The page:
Campaigners have expressed "bitter disappointment" over the decision to push ahead with the closure of six libraries in Aberdeen.

The libraries shut in March following a budget decision by the SNP/Lib Dem administration but locals mounted a hard-fought campaign and legal action to push to reverse the decision.

However, councillors have now backed the controversial move following a fresh consultation but have voted to re-open an axed swimming pool.

The libraries in Woodside, Ferryhill, Cults, Cornhill, Kaimhill and Northfield will remain closed while the Bucksburn pool will be recommissioned.

READ MORE: Aberdeen Libraries - why is the council making these closures?

A spokesperson for Save Aberdeen Libraries (SAL) said the decision would be remembered by voters when they come to the ballot box in future.

He said: “We are bitterly disappointed that Aberdeen councillors voted to confirm the library closures.

"They will be a huge loss to the communities they served. We’re very proud of what our campaign achieved, bringing attention to the issue, but it’s not the result we’d hoped for.

"Such is the strength of feeling in the city, we believe these closures will be remembered at the ballot box."

A full meeting of the council considered on Thursday afternoon whether to stick with the original decision or bring facilities back into service.

Local author Karen Barrett-Ayres had called for a decision to be delayed to await a more detailed report with “solid evidence” on user data.

“I think libraries are much more than just books, they are social spaces," she told councillors.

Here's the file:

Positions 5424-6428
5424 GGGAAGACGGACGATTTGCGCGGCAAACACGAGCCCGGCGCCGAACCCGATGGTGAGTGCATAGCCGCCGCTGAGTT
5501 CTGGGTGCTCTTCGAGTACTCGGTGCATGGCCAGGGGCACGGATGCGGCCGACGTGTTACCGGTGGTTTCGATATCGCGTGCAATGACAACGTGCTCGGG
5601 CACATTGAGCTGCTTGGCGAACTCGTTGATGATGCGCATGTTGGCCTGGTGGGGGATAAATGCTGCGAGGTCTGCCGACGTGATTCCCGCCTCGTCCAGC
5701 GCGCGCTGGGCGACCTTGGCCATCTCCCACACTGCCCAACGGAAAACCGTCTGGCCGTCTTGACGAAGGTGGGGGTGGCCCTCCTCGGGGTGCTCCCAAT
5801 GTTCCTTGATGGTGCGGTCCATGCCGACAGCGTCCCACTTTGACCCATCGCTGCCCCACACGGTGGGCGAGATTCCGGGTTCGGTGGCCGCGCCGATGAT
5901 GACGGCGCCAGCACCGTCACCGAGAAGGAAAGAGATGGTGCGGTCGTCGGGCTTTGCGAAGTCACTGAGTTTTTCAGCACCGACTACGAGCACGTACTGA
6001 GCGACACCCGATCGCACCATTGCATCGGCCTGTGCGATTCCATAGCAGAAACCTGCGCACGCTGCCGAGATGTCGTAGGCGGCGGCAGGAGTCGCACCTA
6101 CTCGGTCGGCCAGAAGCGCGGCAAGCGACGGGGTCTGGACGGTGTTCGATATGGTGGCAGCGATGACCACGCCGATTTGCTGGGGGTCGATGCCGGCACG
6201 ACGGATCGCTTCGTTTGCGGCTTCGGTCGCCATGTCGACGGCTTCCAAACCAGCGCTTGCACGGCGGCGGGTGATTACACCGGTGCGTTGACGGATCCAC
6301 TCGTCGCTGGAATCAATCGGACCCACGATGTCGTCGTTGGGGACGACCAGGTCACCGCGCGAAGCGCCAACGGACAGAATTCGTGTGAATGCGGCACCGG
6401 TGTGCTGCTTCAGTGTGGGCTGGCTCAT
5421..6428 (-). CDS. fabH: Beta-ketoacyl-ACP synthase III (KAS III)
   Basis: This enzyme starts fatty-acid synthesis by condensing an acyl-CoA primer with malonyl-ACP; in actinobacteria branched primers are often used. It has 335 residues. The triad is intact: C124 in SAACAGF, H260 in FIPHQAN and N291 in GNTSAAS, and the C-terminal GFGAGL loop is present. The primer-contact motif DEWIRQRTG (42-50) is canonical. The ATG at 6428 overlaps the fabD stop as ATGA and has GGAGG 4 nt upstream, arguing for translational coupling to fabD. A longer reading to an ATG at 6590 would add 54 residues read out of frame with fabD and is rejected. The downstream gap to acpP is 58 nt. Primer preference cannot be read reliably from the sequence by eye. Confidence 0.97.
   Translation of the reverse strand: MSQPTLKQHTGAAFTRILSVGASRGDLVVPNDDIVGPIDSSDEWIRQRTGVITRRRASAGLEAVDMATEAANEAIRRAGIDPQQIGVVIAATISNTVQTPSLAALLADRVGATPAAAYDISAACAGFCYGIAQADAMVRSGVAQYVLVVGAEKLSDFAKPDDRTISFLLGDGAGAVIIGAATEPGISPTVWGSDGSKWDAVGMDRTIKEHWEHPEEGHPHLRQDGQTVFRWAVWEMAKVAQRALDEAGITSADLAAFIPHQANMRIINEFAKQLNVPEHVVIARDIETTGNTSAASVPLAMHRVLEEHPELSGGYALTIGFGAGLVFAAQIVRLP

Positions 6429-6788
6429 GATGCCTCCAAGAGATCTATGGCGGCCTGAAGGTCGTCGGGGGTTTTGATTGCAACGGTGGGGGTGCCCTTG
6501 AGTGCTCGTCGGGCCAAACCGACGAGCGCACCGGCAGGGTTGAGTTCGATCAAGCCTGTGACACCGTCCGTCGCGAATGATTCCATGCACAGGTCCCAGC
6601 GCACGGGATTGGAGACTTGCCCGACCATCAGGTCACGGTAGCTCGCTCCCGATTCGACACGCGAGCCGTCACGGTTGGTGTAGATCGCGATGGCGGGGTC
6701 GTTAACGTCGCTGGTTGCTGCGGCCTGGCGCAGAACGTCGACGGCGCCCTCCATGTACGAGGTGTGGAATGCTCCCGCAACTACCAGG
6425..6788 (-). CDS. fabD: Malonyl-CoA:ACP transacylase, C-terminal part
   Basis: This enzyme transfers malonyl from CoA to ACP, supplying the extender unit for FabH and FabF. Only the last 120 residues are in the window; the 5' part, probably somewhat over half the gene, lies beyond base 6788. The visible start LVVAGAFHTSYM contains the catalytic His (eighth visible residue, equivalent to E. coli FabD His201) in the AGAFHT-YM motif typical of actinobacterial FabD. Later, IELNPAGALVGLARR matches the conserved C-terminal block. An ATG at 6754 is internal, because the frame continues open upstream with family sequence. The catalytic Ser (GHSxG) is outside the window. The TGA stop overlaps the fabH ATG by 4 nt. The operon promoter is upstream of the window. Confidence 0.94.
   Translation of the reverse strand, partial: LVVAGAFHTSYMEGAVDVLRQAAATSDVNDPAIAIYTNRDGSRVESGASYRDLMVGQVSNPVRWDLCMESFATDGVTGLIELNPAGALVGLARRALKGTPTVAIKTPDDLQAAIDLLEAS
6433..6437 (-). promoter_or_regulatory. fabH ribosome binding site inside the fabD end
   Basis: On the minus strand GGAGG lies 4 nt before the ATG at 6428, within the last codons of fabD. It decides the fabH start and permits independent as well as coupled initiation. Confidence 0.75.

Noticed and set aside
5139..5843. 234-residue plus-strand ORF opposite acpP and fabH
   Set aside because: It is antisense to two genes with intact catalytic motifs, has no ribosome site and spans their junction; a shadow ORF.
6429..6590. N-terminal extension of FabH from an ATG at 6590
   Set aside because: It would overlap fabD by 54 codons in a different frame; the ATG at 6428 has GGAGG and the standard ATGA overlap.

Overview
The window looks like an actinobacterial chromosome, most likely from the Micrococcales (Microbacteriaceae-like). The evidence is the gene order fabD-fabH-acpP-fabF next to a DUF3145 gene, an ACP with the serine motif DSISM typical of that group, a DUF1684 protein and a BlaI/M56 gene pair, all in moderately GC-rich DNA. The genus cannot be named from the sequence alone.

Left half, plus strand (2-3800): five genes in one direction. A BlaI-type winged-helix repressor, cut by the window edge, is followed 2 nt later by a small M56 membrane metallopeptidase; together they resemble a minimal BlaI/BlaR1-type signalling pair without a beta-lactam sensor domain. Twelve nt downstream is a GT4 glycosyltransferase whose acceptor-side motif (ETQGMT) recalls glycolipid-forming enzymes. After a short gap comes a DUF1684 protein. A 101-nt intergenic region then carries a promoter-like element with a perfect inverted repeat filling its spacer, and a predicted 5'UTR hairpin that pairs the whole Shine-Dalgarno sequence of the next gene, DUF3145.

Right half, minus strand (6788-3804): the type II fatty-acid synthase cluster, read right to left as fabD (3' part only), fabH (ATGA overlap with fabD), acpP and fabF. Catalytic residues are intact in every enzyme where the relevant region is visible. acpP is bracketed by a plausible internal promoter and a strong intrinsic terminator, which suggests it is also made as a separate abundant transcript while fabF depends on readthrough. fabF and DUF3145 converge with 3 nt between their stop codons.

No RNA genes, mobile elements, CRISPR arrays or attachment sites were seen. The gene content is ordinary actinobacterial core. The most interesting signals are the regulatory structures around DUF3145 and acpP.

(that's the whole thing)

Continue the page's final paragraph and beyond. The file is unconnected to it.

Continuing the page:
The decision was split along party lines with the Labour and Conservative groups pushing to reopen all seven facilities but an SNP/Lib Dem administration motion to keep the libraries closed but open the pool was approved.

It comes against a backdrop of Aberdeen City Council facing a £47 million deficit that prompted cuts to arts and leisure, transportation and education and the closing of nurseries, pools, gyms and school bus routes.

The motion passed 24 votes to 16.

The SAL spokesperson added: “It’s a great shame that there was no creative thinking at Thursday's council meeting to see what could be done to save even one library.

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"However, it’s clear there was political chicanery as the Bucksburn Swimming Pool decision was publicly signalled by politicians very shortly after the council papers were published last week.

"This decision matters in Aberdeen, but it is not just a local issue. Libraries need protection nationwide.

"Core public services matter to communities across Scotland, and make no mistake that they are under threat under current funding arrangements.

Bucksburn Labour councillor Graeme Lawrence said he was "delighted" about the pool.

"I am sure there will be dancing in the streets of Bucksburn tonight," he told the meeting.

The Save Bucksburn Swimming Pool campaign described it as a "monumental victory".

Possible improvements to the building and net zero upgrades to reduce energy costs will be assessed.

Save Aberdeen Libraries maintains there has never been a clear explanation from the council as to why the six libraries were chosen for closure in the first place.

The group had hoped there would be a stay of execution for the facilities until work on various library consultations had been completed.

The spokesperson added: "We take a small consolation from the fact that we have forced the council to take a long hard look at its processes, but it should not have taken legal action for that to happen after concerns had been raised.

"Residents will hold the council to account and its decision making will be scrutinised even more closely.

"We have seen this week that Aberdeen is failing to meet Curriculum for Excellence targets for reading and literacy with some of the worst levels of achievement in Scotland.

"The decision to reduce opportunities for access to public libraries will very likely guarantee that trend continues.

"The people of Aberdeen deserve better and should be alert to the council’s next budget to see what’s on the chopping block in 2024.”